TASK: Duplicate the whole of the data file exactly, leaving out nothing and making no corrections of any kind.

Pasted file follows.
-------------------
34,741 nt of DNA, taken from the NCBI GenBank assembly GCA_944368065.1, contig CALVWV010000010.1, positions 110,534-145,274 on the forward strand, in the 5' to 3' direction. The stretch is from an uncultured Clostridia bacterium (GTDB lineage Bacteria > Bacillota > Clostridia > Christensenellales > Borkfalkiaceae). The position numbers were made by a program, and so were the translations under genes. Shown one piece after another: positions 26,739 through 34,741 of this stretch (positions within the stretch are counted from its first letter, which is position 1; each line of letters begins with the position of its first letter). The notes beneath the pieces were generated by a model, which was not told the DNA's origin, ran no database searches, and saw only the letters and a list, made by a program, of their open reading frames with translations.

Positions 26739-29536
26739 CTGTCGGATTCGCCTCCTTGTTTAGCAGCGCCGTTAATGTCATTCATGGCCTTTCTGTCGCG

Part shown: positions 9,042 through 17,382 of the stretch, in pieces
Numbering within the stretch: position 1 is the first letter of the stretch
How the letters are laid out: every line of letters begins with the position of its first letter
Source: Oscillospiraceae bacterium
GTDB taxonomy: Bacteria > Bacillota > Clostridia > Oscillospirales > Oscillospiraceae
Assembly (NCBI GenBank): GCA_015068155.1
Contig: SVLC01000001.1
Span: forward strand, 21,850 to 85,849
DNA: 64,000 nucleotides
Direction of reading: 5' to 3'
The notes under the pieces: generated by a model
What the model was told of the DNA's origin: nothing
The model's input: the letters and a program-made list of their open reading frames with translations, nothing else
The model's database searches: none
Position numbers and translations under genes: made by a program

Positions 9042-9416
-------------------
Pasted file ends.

34,741 nt of DNA, taken from the NCBI GenBank assembly GCA_944368065.1, contig CALVWV010000010.1, positions 110,534-145,274 on the forward strand, in the 5' to 3' direction. The stretch is from an uncultured Clostridia bacterium (GTDB lineage Bacteria > Bacillota > Clostridia > Christensenellales > Borkfalkiaceae). The position numbers were made by a program, and so were the translations under genes. Shown one piece after another: positions 26,739 through 34,741 of this stretch (positions within the stretch are counted from its first letter, which is position 1; each line of letters begins with the position of its first letter). The notes beneath the pieces were generated by a model, which was not told the DNA's origin, ran no database searches, and saw only the letters and a list, made by a program, of their open reading frames with translations.

Positions 26739-29536
26739 CTGTCGGATTCGCCTCCTTGTTTAGCAGCGCCGTTAATGTCATTCATGGCCTTTCTGTCGCG

Part shown: positions 9,042 through 17,382 of the stretch, in pieces
Numbering within the stretch: position 1 is the first letter of the stretch
How the letters are laid out: every line of letters begins with the position of its first letter
Source: Oscillospiraceae bacterium
GTDB taxonomy: Bacteria > Bacillota > Clostridia > Oscillospirales > Oscillospiraceae
Assembly (NCBI GenBank): GCA_015068155.1
Contig: SVLC01000001.1
Span: forward strand, 21,850 to 85,849
DNA: 64,000 nucleotides
Direction of reading: 5' to 3'
The notes under the pieces: generated by a model
What the model was told of the DNA's origin: nothing
The model's input: the letters and a program-made list of their open reading frames with translations, nothing else
The model's database searches: none
Position numbers and translations under genes: made by a program

Positions 9042-9416